|01 January 2018|
Blender's Cycles renderer can use CPU or GPU acceleration, so the quickest way to a faster render is more CPU cores or more GPU cores in a machine.
You can also use the new, FREE AMD Radeon ProRender inside Blender. Uses both CPU and GPU together, but like Cycles it is a full path-tracer, and thus not hugely fast for animation rendering.
A lot depends on the quality settings you set when rendering - very high quality settings means very long rendertimes. Read this CYCLES RENDER SETTINGS manual:
Blender also now has a realtime 3D engine called Eevee. That gives you roughly PC game quality 3D rendering, but it is extremely fast:
If you set up materials and lighting really well in Eevee, it may help you get pretty good renders - but they are going to look like good PC/Playstation/XBox graphics, not Avatar or How To Train Your Dragon for example.
There is a 4th option, and that is using Pixar Renderman for Blender:
That would probably give you nice visual quality and fast renders as well - probably much faster than Cycles and ProRender, but slower than the realtime Eevee.
I hope that helps you!
|01 January 2018|
Best tip I have is one I learned very recently. Go to the Scene tab, check the "simplify" box, set AO bounces render to 2. I don't entirely understand how it works, but I think after 2 light bounces it treats surfaces as a bump map. In any case, it works and I haven't noticed a situation where I perceived any significant difference in quality so far, but it cuts render time at least in half, and it's even faster on more complex scenes.
Others in no particular order:
- If you have a dedicated GPU then use that, using the GPU is generally significantly faster than CPU. Also I tend to find the best tile size for CPU rendering is abotu 16, the best for GPU around 256 or thereabouts.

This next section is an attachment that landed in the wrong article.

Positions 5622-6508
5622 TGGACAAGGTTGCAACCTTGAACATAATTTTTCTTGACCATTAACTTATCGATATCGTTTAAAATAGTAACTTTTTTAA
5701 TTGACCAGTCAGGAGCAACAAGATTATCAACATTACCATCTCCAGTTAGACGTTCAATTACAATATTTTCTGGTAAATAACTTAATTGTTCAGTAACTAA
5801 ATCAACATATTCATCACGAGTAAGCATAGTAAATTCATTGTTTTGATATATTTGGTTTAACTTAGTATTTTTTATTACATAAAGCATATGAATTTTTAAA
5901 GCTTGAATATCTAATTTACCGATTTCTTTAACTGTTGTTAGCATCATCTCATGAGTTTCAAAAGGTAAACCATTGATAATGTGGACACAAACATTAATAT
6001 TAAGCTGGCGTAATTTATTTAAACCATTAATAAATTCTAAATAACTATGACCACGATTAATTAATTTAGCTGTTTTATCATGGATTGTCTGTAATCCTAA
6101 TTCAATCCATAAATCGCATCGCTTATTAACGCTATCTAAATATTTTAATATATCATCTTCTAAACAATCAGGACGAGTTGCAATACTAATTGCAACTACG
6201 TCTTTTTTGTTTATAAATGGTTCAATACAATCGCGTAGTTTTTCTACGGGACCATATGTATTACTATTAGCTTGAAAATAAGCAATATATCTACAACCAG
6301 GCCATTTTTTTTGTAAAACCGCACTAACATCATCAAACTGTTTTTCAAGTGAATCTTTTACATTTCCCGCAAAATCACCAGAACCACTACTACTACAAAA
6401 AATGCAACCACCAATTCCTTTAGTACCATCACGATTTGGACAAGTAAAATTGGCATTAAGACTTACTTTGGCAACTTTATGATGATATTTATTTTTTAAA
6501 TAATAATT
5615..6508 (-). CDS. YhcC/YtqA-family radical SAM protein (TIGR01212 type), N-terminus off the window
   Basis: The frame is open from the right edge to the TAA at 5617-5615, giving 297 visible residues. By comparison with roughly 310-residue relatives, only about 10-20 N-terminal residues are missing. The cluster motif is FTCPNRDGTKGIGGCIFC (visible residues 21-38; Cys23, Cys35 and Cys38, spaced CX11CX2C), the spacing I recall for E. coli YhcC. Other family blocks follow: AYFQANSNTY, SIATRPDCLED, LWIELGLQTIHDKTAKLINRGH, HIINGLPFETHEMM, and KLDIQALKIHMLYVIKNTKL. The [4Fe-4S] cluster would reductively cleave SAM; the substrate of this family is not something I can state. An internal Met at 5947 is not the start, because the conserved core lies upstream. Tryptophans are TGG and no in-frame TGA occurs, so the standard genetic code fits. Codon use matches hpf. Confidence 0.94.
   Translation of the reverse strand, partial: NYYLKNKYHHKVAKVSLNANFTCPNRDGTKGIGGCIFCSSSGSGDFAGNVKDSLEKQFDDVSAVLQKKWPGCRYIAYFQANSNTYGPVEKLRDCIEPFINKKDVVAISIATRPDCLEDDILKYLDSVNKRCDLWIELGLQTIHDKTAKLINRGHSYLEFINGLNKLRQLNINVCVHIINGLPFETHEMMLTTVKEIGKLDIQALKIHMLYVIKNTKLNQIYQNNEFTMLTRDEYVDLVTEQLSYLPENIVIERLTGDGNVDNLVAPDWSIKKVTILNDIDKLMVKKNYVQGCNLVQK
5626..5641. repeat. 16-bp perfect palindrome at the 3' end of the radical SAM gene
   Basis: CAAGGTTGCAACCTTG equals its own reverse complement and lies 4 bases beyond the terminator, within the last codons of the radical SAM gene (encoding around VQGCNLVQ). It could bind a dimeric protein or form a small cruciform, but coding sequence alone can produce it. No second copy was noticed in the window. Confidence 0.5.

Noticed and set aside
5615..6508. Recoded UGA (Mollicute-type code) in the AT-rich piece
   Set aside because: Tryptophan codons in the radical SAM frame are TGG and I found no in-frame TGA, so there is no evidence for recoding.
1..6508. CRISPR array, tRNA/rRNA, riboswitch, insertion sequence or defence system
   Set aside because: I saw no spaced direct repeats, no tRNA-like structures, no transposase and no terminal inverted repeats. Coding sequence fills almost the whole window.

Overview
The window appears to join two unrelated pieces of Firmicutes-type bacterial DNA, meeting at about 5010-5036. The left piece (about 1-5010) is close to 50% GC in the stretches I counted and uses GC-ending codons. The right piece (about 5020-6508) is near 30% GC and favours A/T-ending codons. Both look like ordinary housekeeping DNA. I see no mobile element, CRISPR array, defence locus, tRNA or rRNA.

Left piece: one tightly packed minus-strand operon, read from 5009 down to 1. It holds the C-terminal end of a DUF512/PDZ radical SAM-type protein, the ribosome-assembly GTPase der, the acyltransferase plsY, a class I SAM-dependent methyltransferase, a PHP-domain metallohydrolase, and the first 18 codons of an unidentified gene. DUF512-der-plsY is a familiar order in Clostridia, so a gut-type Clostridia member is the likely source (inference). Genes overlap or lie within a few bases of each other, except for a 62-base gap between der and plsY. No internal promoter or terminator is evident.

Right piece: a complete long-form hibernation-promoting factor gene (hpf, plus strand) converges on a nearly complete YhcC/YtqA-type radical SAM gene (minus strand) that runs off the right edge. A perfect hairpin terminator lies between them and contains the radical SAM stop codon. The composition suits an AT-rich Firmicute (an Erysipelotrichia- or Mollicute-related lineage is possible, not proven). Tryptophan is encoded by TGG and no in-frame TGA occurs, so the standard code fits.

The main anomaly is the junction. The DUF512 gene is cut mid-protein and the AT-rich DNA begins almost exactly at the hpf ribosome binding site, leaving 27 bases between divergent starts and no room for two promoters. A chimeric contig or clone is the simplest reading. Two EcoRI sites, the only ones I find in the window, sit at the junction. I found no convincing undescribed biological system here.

- Drop light bounces.
- Decrease samples, use the denoiser to deal with additional noise and the clamp indirect to deal with fireflies (set it to 11 and work your way down until you get a satisfactory result, not too low though otherwise you clip your highlights).
- Bigger light sources = less noise = fewer samples needed.
- If you're using displacement maps then set the feature set to experimental and check the "adaptive" box, this means you only end up rendering polygons that are in your scene and it drops the LOD for displacements further away from the camera.
- Turn off caustics.
- Get rid of geometry you can't see, etc, like objects that are outside of view or if you can boolean together intersecting objects to get rid of hidden geometry. Blender also isn't a big fan of having too many separate objects in a scene generally.
- Do things like be clever with the curves tool in post to "flatten" contrast in noisy areas, or just mask nasty bits out in AE or Nuke.
- Set Seed to 1 so the noise in the animation reseeds every frame giving more of an organic noise pattern instead of a static pattern, which is normally very obvious. You can also throw on a film grain simulation filter later to make the noise less ugly.
Look forward to hearing any other tips people might have.
|reply share thread|